Posts Tagged ‘bacteria’

HowStuffWorks “The Body After Death”.


interesting excerpt: “The pancreas is full of so many bacteria that it essentially digests itself . As these organisms work their way to other organs, the body becomes discolored, first turning green, then purple, then black. If you can’t see the change, you’ll smell it soon enough, because the bacteria create an awful-smelling gas. In addition to smelling up the room, that gas will cause the body to bloat, the eyes to bulge out of their sockets and the tongue to swell and protrude. (In rare instances, this gas has created enough pressure after a few weeks to cause decomposing pregnant women to expel the fetus in a process known as coffin birth.)”

With a featured publication in the Aug. 7 issue of Science, Montana State University researchers have made a significant contribution to the understanding of a new field of DNA research, with the acronym CRISPR, that holds enormous promise for…


“Bacteria have evolved sophisticated immune systems to fend off viruses. We now have a precise molecular blueprint of a surveillance machine that is critical for viral defense,” Wiedenheft said.

See on Scoop.itScience, Technology, and Current Futurism


I was first introduced to these microorganisms here: Not being sure whether this was speculative or entirely fictional, I Googled them.

I also found older articles published here:,  and here:

Here, as well:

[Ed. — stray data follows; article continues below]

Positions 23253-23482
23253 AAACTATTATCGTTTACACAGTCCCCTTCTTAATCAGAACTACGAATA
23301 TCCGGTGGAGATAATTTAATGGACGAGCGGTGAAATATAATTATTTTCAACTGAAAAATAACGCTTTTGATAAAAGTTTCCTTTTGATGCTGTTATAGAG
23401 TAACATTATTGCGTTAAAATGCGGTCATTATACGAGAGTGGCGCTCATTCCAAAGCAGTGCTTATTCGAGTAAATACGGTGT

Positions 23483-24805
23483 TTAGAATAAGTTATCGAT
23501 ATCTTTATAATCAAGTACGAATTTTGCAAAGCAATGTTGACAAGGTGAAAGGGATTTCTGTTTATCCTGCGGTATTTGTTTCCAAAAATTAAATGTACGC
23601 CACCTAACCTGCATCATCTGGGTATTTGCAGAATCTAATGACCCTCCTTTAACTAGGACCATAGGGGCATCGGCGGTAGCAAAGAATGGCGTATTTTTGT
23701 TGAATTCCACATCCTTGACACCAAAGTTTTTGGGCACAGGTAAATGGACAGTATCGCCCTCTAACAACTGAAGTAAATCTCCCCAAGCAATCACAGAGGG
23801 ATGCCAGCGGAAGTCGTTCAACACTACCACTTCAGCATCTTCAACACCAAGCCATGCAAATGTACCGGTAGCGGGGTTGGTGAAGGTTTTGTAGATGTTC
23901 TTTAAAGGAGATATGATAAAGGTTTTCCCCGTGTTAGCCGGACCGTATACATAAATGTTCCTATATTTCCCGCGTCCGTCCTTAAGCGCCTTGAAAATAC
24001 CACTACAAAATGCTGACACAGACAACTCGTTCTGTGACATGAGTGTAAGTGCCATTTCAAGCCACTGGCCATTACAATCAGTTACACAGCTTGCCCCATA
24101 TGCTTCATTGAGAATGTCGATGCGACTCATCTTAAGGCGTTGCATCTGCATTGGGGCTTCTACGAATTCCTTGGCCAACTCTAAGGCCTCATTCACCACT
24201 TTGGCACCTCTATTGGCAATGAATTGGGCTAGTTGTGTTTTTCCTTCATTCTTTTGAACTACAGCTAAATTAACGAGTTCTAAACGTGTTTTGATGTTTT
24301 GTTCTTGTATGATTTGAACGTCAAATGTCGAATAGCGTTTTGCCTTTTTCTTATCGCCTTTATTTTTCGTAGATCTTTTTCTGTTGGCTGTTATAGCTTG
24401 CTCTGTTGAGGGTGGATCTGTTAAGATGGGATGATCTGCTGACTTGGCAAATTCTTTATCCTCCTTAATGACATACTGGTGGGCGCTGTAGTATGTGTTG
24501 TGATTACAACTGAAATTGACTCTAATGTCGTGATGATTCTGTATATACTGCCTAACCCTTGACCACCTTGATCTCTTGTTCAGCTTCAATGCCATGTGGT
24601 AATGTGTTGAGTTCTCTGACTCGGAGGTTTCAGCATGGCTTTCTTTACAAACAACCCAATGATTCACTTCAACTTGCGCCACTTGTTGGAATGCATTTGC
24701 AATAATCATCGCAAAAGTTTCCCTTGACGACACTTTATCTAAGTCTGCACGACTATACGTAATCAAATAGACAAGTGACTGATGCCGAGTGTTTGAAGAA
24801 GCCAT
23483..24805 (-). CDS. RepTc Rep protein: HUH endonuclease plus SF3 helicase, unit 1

In Shewanella oneidensis – Wikipedia, the free encyclopedia: “Shewanella oneidensis is a bacterium which can reduce poisonous heavy metal and can live in both environments with or without oxygen. Thisproteobacterium was first isolated from Lake Oneida, NY in 1988, which is where the name is derived from.[1] This species is also sometimes referred to as Shewanella oneidensis MR-1, indicating “metal reducing”, a special feature of this particular organism. Shewanella oneidensis is a facultative bacterium, capable of surviving and proliferating in both aerobic and anaerobic conditions. The special interest in S. oneidensis MR-1 revolves around its behavior in an anaerobic environment contaminated by heavy metals such as iron, lead; perhaps even uranium. Some experiments suggest it may reduce ionic mercury to elemental mercury.[2] Cellular respiration for these bacteria is not restricted to heavy metals though; the bacteria can also target sulfates, nitrates and chromates when grown anaerobically.”